9.29.2010

from the sketchbook archives



Threads drawn by machine and threads drawn by hands imprinted on paper with graphite.  The ambiguity of whether these are prints or drawings pleases me.

3 comments:

Susan Kruse said...

wow I love these! I just opened an online shop today with three mono-prints made by dipping thread in ink and printing with it! Synchronicity?

'odd and old' Linda Dacey said...

these are beautiful and as you say the ambiguoity is pleasing and compelling...

Erin Curry said...

Susan, Thank you! I love your mono prints very much. They are like artifacts from the bog man's clothes or visions of something shadow embryonic.




We definitely have this tangle synchronism going. Out of personal curiosity I checked some of my other snapshots of these pages (not blogworthy and thus unposted) and most of them predate april of '09 just after I made my first tangle drawings. So strange and wonderful we are touching on the same threads (pardon the pun). You can't tell from the photograph but the last image is also a twin . I was pressing the threads under waxed paper at first and decided I should keep the other half, though now that I look at them again I want them to be Siamese.



This has me saddened I never properly responded to your post about my work and how you explored something similar, but didn't follow it through because you were worried it wasn't relevant somehow. Your words were and have continued to be hugely encouraging to me to know I have a "idea sister", to hear your description of Idea (as I feel very much in agreement with that personalization of the fecundity of creation) . That you shared your excitement about my developing work and your newfound understanding of your own work was a beautiful gift.
I did work on a response for a while (even had a text file started), but it got buried beneath other things.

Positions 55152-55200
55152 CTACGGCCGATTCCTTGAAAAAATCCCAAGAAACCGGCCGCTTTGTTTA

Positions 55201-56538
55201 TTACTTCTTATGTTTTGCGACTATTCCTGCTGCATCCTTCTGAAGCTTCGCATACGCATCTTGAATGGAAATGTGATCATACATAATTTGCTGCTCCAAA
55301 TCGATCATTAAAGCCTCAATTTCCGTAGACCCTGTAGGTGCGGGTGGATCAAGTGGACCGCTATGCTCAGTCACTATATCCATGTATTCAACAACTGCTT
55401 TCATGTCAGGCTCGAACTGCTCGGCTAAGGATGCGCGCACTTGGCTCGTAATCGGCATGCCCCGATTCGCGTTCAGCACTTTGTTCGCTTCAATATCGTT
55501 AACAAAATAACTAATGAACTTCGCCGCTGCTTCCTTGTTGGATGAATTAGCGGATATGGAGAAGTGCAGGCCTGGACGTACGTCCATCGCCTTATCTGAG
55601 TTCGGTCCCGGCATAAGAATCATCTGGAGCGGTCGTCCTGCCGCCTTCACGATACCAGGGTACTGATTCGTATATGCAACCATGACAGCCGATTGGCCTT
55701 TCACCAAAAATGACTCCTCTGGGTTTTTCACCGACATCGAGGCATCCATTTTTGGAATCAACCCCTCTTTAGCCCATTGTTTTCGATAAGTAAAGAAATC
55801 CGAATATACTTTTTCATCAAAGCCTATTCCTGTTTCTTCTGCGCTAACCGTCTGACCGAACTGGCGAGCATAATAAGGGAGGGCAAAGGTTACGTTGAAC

I loved your rust and waxed tangles and the way they seem so connected to the void of creation. Dark and a little dirty, yet transcendent. I've been experimenting with plastics recently and the effect is similar in that placement on the edge of ether. Your shelter too excited me and reminds me a tinylittlebit of my Dwelling (a skirt shelter) from 2004? though yours is freer, less severe.



I connected too to what you stated about something being relevant because "it is what you do!" There is innate cohesion in using your voice and of course it is okay that it doesn't quite fit in the context of other's work. I took a class at Penland two years ago. The focus was on costume and performance. I had a very hard time with it, because while I am not particularly shy I don't like being on display or feeling as if I am "acting". I avoided the preparations for the final performance work for nearly a week by collecting stones from the nearby river and organizing them in neat rows in the studio over and over again. Finally someone teased me that I was the Collector and it hit home, this was my performance! I didn't have to act, I already was!



This revelation hits me again and again each time I think I am lost in my work, I remember am a collector artist. The things I bring home and make are all part of this core act. In fact the work in my most recent show is of my slowly growing series of singular tangles.
I hope to have a hundred of them at some point in the near future.


This response is kind of messy and quick, but I worried if I did not say it soon I might never.



Linda,

Thank you for your kind words and thank you for visiting!

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